21. The apparatus of claim 19, wherein the at least one conductor is configured to transmit electrical power therethrough.
22. The apparatus of claim 1, further comprising at least three spools, wherein each of the at least three structural side elements are at least partially furled about an associated one of the at least three spools.
23. The apparatus of claim 22, further comprising a frame wherein each of the at least three spools are coupled with the frame and configured to rotate about a defined axis.
24. The apparatus of claim 23, further comprising at least one guide member coupled to the frame and configured to guide the first plurality of interlocking elements of one structural side element of the at least three structural side elements into engagement with the second plurality of interlocking elements of an adjacent structural side element of the at least three structural side elements.
25. The apparatus of claim 24, wherein the at least one guide member is sized, positioned and configured to contact a portion of at least one of the at least three structural side elements and substantially restrain lateral displacement of the portion.
26. The apparatus of claim 23, further comprising a deployment mechanism including at least one drive element configured to motivate each of the at least three structural side elements between a furled state and an at least partially unfurled state.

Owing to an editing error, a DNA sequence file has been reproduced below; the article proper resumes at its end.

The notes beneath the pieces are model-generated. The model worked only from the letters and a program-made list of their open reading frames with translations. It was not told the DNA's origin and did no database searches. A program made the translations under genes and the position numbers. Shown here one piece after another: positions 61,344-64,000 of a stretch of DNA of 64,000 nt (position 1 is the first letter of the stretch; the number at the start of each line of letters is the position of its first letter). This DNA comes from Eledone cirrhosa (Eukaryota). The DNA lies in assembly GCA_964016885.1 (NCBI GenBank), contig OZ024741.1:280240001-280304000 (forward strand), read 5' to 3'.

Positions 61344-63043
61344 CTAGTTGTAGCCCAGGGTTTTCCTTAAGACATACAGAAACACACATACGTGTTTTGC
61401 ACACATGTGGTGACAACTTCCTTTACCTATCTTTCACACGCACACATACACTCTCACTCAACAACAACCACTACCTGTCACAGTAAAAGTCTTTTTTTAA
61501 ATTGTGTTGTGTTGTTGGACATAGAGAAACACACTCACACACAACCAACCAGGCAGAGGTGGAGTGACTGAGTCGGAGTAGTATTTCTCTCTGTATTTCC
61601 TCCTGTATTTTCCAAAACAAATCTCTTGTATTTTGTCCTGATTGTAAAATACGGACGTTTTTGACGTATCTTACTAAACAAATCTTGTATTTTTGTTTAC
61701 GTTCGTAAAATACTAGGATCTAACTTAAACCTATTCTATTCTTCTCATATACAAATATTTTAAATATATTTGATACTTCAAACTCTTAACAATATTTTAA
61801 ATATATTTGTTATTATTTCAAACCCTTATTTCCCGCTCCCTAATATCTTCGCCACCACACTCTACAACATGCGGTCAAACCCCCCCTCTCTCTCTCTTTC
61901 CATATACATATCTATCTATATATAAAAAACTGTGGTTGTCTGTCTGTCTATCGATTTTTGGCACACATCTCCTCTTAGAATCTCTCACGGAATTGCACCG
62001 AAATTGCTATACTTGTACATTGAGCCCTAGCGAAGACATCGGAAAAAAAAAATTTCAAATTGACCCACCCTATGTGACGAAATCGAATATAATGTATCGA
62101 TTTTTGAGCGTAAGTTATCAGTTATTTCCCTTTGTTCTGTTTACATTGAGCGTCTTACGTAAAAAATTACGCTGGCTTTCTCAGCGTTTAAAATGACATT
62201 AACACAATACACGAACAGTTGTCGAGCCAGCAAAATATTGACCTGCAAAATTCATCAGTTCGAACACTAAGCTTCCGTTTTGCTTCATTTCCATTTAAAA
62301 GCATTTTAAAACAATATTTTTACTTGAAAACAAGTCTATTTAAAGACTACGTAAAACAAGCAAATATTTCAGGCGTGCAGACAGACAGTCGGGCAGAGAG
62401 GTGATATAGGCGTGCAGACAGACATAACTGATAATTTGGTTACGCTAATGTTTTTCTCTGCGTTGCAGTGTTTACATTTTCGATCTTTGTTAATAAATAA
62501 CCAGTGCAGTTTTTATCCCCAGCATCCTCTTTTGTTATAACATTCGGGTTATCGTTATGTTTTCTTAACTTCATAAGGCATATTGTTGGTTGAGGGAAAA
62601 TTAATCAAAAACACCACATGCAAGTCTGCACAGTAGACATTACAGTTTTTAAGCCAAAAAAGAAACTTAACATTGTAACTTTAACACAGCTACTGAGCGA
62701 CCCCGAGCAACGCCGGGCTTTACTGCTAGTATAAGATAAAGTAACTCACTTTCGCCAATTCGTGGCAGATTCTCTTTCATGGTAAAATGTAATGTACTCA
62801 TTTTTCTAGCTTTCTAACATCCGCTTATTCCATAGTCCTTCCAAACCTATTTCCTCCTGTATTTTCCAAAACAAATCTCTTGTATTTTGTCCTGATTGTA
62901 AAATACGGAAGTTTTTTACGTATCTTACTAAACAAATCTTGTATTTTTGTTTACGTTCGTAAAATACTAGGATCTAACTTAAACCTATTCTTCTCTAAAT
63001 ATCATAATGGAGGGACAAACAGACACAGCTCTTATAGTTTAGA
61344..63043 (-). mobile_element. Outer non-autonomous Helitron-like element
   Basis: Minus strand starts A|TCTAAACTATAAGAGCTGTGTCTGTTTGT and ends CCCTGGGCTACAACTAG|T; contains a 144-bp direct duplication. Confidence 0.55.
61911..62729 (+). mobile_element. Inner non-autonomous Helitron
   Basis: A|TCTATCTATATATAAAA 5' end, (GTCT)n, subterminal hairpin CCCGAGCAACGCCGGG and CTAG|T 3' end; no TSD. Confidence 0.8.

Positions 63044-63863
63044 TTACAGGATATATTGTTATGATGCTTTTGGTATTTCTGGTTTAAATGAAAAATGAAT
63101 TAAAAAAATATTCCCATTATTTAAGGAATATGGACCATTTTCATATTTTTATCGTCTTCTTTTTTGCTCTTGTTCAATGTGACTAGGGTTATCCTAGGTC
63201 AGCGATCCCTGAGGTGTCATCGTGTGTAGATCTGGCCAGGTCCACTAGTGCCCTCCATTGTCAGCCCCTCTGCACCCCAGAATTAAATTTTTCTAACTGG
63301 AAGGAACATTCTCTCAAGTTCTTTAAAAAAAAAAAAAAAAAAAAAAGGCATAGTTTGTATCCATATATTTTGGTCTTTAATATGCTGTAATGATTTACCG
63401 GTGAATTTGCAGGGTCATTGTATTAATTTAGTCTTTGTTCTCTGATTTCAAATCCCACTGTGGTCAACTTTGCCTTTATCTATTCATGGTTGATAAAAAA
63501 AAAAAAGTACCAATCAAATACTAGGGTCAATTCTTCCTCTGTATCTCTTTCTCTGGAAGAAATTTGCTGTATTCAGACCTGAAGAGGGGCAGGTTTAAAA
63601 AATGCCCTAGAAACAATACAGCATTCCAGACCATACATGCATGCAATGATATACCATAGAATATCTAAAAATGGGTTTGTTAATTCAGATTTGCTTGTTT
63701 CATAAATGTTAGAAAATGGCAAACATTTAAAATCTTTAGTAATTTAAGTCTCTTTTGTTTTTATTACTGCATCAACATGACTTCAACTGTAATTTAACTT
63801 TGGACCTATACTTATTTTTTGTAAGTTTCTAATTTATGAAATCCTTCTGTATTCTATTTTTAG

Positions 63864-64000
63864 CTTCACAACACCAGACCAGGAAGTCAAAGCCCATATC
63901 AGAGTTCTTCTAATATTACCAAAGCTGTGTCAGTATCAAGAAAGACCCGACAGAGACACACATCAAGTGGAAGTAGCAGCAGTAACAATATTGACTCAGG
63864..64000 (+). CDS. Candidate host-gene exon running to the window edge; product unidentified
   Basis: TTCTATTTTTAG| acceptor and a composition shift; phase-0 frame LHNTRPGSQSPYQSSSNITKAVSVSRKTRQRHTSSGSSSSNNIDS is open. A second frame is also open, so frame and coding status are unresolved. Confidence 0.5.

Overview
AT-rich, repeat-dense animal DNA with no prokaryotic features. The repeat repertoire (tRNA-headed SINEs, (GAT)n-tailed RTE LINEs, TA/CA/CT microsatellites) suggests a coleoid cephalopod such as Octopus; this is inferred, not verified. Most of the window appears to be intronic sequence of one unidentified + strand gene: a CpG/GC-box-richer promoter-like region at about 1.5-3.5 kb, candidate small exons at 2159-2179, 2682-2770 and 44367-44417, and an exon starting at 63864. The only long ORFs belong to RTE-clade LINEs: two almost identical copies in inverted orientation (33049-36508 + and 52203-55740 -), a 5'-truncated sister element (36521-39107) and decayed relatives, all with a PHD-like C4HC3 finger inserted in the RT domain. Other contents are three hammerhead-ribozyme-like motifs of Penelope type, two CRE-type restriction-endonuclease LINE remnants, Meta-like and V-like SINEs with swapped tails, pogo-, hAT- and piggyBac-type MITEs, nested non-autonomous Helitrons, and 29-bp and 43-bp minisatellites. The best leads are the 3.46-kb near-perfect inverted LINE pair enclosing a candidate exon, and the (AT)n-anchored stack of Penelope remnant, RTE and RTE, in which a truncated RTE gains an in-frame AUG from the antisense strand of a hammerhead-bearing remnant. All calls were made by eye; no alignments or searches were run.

27. The apparatus of claim 26, further comprising a controller operably coupled with the deployment mechanism.
28. The apparatus of claim 1, further comprising at least one deployable structure configured for substantially simultaneous deployment with at least one of the at least three structural side elements.
29. The apparatus of claim 28, wherein the at least one deployable structure includes a plurality of hinged panels configured to be disposed upon the at least one structural side element upon deployment thereof.
30. An apparatus including a deployable structural assembly comprising:
at least three structural side elements, each of the at least three structural side elements comprising a furlable truss structure, each furlable truss structure comprising:
a first longitudinal member;
a second longitudinal member spaced apart from the first longitudinal member;